• Smaller Small Medium Big Bigger
  • Default Helvetica Segoe Georgia Times


 An important part of the Church’s response to the clergy sexual abuse crisis is to provide spiritual accompaniment and healing for victims. The diocese has for several years offered victims counseling, retreats and, in some cases, financial compensation. A Mass of Intention for victims of sexual abuse is a way to hold them in prayer and honor them in Catholic liturgy, said Bishop Barnes.

 “We want those who have suffered abuse at the hands of the Church or of anyone else in society to know that we continue to walk with them as we look for healing in the Lord Jesus,” Bishop Barnes said. “In this monthly Mass we commend our brothers and sisters to the Lord’s healing.”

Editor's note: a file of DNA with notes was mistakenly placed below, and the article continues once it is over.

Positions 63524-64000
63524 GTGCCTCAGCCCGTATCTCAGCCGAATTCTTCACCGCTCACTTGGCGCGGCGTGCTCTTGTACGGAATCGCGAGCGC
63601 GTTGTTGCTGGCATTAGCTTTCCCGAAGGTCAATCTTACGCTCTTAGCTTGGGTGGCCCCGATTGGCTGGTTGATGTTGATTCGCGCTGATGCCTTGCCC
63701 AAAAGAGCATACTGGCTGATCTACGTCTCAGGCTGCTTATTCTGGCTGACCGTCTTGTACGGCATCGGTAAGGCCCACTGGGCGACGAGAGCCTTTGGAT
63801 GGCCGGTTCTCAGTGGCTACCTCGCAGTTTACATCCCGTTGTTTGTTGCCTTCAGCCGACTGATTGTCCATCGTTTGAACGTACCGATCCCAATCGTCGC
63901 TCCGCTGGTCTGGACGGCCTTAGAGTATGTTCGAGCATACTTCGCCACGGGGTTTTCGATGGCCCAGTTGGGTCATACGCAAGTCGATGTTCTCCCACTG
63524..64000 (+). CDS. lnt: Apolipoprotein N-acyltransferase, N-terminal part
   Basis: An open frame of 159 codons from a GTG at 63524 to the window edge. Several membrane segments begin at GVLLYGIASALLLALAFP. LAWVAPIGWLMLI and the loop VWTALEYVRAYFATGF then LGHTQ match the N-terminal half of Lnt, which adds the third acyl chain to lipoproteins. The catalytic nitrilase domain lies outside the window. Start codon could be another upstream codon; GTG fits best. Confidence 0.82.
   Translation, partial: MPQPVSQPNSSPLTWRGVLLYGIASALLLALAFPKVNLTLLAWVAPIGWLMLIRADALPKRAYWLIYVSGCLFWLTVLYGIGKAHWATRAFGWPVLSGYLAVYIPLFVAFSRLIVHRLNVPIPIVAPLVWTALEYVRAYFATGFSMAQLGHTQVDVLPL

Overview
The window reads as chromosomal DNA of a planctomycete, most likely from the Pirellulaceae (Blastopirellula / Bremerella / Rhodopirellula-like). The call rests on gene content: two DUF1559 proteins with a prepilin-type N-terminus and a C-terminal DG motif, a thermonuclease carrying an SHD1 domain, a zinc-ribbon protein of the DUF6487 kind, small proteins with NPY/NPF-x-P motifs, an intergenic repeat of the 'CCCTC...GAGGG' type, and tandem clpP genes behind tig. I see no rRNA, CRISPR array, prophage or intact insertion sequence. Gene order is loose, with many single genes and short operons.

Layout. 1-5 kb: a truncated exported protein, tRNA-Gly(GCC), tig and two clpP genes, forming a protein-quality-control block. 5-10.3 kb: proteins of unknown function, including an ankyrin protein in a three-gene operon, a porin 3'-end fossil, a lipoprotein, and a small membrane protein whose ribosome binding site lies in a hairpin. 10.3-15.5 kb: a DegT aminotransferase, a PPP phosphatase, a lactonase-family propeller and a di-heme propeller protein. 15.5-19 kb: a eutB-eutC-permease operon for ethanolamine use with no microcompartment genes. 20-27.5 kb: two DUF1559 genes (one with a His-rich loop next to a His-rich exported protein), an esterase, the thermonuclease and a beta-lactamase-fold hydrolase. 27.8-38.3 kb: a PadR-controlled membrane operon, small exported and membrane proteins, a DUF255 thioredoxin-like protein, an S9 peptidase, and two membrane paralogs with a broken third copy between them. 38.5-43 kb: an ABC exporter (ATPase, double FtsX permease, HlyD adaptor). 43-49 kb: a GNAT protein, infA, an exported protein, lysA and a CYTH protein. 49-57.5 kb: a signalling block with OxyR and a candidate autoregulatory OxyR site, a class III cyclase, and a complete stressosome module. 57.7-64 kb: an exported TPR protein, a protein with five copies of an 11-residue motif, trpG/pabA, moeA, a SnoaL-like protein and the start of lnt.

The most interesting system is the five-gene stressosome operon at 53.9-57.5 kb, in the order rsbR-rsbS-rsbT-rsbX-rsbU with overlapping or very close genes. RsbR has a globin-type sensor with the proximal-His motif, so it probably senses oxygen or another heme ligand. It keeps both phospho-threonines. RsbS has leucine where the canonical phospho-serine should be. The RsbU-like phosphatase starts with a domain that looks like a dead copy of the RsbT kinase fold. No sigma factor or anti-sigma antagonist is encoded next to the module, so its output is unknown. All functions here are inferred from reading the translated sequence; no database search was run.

Masses at the Diocesan Pastoral Center are open to anyone who wants to attend. The Mass of Intention for Victims of Sexual Abuse is not considered to be a diocesan Mass, such as the Chrism Mass, Migration Mass or any other in which attendance from the wider Catholic community is sought.

 Since the sexual abuse crisis came to public attention in 2002 the diocese has put in place a multi-faceted program to address the issue that includes fingerprinting and criminal background checks to ensure a safe environment for children; training and education on the issue of sexual abuse for clergy, lay employees and volunteer ministers, parents and children; and monthly “Restoring – Me” retreats for victims of sexual abuse. These initiatives have helped the diocese to remain in compliance with United States Conference of Catholic Bishops Charter for the Protection of Children and Young People in several audits. In 2007, the diocese paid an $18.2 million settlement to 19 victims of sexual abuse as part of a global settlement of the Diocese of San Diego.

 “Let us do the work of healing and reconciliation for those lost sheep who have been hurt by this terrible sin,” Bishop Barnes said in a Pastoral Letter on the subject last year.